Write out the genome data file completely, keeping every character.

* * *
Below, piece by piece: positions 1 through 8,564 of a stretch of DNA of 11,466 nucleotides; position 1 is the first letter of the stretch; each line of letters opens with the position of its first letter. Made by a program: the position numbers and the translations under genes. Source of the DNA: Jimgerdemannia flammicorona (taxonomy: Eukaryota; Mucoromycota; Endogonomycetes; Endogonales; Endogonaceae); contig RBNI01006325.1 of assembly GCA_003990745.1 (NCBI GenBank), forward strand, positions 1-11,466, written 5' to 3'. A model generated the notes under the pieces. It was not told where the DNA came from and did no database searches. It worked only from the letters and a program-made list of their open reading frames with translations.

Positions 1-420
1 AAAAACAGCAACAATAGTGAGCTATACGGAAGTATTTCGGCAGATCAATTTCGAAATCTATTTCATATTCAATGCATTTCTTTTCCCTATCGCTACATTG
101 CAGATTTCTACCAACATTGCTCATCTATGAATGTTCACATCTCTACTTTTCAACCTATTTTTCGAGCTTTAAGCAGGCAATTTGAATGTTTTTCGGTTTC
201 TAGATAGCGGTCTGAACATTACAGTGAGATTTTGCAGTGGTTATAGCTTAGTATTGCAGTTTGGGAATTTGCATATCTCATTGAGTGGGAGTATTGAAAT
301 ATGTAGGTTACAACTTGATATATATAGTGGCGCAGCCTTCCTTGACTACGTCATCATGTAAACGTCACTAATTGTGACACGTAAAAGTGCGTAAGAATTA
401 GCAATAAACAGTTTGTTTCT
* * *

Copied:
Below, piece by piece: positions 1 through 8,564 of a stretch of DNA of 11,466 nucleotides; position 1 is the first letter of the stretch; each line of letters opens with the position of its first letter. Made by a program: the position numbers and the translations under genes. Source of the DNA: Jimgerdemannia flammicorona (taxonomy: Eukaryota; Mucoromycota; Endogonomycetes; Endogonales; Endogonaceae); contig RBNI01006325.1 of assembly GCA_003990745.1 (NCBI GenBank), forward strand, positions 1-11,466, written 5' to 3'. A model generated the notes under the pieces. It was not told where the DNA came from and did no database searches. It worked only from the letters and a program-made list of their open reading frames with translations.

Positions 1-420
1 AAAAACAGCAACAATAGTGAGCTATACGGAAGTATTTCGGCAGATCAATTTCGAAATCTATTTCATATTCAATGCATTTCTTTTCCCTATCGCTACATTG
101 CAGATTTCTACCAACATTGCTCATCTATGAATGTTCACATCTCTACTTTTCAACCTATTTTTCGAGCTTTAAGCAGGCAATTTGAATGTTTTTCGGTTTC
201 TAGATAGCGGTCTGAACATTACAGTGAGATTTTGCAGTGGTTATAGCTTAGTATTGCAGTTTGGGAATTTGCATATCTCATTGAGTGGGAGTATTGAAAT
301 ATGTAGGTTACAACTTGATATATATAGTGGCGCAGCCTTCCTTGACTACGTCATCATGTAAACGTCACTAATTGTGACACGTAAAAGTGCGTAAGAATTA
401 GCAATAAACAGTTTGTTTCT